Malia said...

"Special boy" groan .

However, your writing is skilled -- it's just the execution of the query that is lacking. You need to weave all three plots into the query and fashion it into something that would intrigue an adult.

uvkgwcgp said...

My brother's a "special boy." For gosh sakes, just say "mentally retarded." We can take it.

I would highly recommend not comparing your book to Of Mice and Men. It will only come up lacking. Take out the reference and then let your readers feel smart when they notice the similarity between the two.

Anonymous said...

Hyperbole aside, maybe a YA if it was shorter.

HawkOwl said...

What I think is the most wrong with it is that the main character didn't do anything the whole time. 132,000 words of a mentally challenged dude reacting to monsters and knights in shining armour doesn't appeal to me.

Author said...

Dear agent,

In my new fantasy novel, Walk On, the conflict starts in the usual style. An unnamed prophet of unknown origin confronts the king’s council with portents of imminent doom, vast disaster, epic ruin. Monsters are going to rise up from Hell itself and lay waste to all that is good, all that is kind. Everyone will die. We must act now. Etcetera, etcetera....

The council rolls their eyes. The prediction reeks of stock clich├ęs and trivial tropes. It’s the sort of story anyone can create and everyone can dismiss. So the council dismisses the claim, expels the prophet, and creates what they think is a more accurate forecast: “Come here again with such foolish talk and we’ll cut your foolish tongue right out!”

Two weeks later, the monsters arrive. Twelve hundred are slaughtered in a sudden attack. The prophecy becomes reality. An old kingdom suffers a quick end.

But that is only the beginning. Walk On focuses on the aftermath of this destruction, when an earthquake splits the continent into two new realms. One becomes the monsters’ conquered territory, known as “The Forsaken North”, wherein a demon lord rules mankind and an old priest seeks a legendary savior to liberate his people.

The other realm is known as “Blessed Terra”, a beautiful place where man’s kingdom is rebuilt and prosperity restored. The people here worship a new deity—Terraso, God of the Earth—and keep his land clean of all foreigners, especially refugees from the north.

All is well for a long time in this land, but old dangers slowly find new ways to threaten. And as a royal councilor discovers, there is no prophet to forewarn them this time around. A new threat comes fast. A frontier village is massacred. A bad-tempered woodsman discovers the lone survivor, a “lackwit” young man, and though he doesn’t seem like much at first, the lad’s simple mind conceals godly powers reminiscent of discarded lore.

Walk On is the first book in a series examining three themes in three storylines:

The myth of duology, illustrated by the fugitive priest in the Forsaken North
The cost of isolationism, suggested by the royal councilor of Blessed Terra
The loss of innocence, shown in the story of the woodsman and the “lackwit” boy.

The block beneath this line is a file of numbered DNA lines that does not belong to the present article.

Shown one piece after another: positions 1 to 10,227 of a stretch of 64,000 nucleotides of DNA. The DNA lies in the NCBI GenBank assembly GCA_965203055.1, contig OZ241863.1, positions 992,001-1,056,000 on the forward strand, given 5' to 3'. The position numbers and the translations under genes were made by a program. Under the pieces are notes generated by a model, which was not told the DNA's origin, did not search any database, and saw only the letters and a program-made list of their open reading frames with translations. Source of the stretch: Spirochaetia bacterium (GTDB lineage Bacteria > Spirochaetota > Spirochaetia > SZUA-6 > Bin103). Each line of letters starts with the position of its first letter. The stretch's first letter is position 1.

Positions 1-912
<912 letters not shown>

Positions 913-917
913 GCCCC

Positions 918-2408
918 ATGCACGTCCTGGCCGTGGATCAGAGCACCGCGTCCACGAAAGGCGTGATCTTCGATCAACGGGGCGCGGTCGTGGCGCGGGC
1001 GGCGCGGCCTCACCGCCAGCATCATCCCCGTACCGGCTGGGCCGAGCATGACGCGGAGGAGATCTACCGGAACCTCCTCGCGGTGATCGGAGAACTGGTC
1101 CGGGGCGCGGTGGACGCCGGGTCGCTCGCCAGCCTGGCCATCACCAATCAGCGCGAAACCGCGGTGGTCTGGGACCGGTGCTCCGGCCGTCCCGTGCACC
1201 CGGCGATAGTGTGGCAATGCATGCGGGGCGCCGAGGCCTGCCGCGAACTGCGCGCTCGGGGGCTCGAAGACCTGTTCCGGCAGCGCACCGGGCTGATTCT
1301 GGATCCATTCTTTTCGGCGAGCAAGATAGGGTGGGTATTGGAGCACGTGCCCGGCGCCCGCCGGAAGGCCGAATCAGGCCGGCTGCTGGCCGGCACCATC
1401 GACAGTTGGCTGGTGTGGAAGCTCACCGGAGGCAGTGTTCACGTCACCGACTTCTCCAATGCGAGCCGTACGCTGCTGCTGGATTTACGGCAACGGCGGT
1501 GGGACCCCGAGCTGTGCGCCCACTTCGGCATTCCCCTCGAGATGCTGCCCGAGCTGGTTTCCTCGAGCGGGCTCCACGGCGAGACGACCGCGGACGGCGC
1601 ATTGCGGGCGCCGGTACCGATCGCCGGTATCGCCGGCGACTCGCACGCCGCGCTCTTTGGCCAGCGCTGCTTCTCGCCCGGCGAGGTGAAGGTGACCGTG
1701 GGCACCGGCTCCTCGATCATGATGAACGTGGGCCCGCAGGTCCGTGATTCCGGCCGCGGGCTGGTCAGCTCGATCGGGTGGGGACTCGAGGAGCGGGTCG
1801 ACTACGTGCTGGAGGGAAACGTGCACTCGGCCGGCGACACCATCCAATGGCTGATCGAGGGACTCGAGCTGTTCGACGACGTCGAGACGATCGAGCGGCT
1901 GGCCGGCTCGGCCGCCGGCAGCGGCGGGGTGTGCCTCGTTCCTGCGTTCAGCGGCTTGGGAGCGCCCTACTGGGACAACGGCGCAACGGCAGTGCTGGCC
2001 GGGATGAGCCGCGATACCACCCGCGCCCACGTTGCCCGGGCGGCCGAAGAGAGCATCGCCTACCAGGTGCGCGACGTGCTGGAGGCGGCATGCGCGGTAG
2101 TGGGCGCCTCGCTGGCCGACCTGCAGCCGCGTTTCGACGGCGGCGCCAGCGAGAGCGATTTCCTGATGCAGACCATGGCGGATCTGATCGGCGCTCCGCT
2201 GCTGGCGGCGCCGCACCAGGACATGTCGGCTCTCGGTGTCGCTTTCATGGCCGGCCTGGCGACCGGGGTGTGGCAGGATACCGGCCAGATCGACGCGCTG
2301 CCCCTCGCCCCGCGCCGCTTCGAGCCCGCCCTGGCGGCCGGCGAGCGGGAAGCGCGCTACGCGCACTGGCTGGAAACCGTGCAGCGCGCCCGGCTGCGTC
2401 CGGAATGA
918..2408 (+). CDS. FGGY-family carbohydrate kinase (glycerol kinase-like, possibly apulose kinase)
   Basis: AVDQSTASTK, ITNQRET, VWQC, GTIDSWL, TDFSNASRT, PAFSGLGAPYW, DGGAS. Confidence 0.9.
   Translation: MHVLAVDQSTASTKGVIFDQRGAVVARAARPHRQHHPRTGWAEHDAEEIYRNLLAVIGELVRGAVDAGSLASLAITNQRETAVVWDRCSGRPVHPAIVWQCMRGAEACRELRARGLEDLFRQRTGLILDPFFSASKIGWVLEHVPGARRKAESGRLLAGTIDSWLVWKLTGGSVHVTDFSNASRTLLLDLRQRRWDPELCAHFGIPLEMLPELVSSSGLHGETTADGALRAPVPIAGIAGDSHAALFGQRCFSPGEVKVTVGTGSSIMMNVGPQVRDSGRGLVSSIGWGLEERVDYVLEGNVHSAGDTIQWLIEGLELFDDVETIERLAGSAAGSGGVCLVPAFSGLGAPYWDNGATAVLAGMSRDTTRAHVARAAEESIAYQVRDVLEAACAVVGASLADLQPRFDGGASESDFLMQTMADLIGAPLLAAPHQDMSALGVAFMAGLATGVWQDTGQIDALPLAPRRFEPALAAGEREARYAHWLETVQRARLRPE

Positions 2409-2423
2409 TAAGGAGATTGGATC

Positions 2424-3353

I have included a brief synopsis, biography, and SASE, for your review. The novel is 132,000 words. May I send you a copy of the manuscript?

BuffySquirrel said...

Unfortunately, I stopped reading at "the usual style". Don't tell us what's exactly the same as all the rest about your novel; tell us what makes it stand out from the rest.

Evil Editor said...

Paragraph 3, it sounds like it's the monsters being slaughtered.

It's a bit long, and wordy. The 2nd and 3rd paragraphs could be shortened to

The prediction reeks of stock clich├ęs and trivial tropes. It’s the sort of story anyone can create, and so the council dismisses it and expels the prophet. Two weeks later, the monsters arrive, and an old kingdom suffers a quick end.

You could also drop the paragraph about the lackwit and drop the third theme. Two themes is plenty.

Anonymous said...

Out of curiosity, does the theme carry the story? One thing about the first version was that you got a sense of who the main characters were, whereas in this case I understand a great deal more about the background and the point, but I don't have a strong sense of what the actual story is.

I would suggest doing something like, "After a village at the frontier between Blessed Terra and the Forsaken North is massacred, a forest ranger finds the lone survivor--a lackwit young man. (What are their names, by the way?) They team up (why?) in a struggle to find out what has happened, only to discover that the young man's simplicity conceals powers reminiscent of ancient lore (how discarded is the lore? Is it forgotten, or simply put aside as unfashionable?). Perhaps the assumptions made about the world in the aftermath of earthquake, invasion, monsters rising up from hell, etc, are not quite accurate."

I'm sure you'll want to change most if not all of that, but I would suggest focussing on the characters, their situation, and the story. The theme should arise out of the story; you needn't state it baldly. (I mean, leave the high school students doing book reports something to do!)

Just my two cents.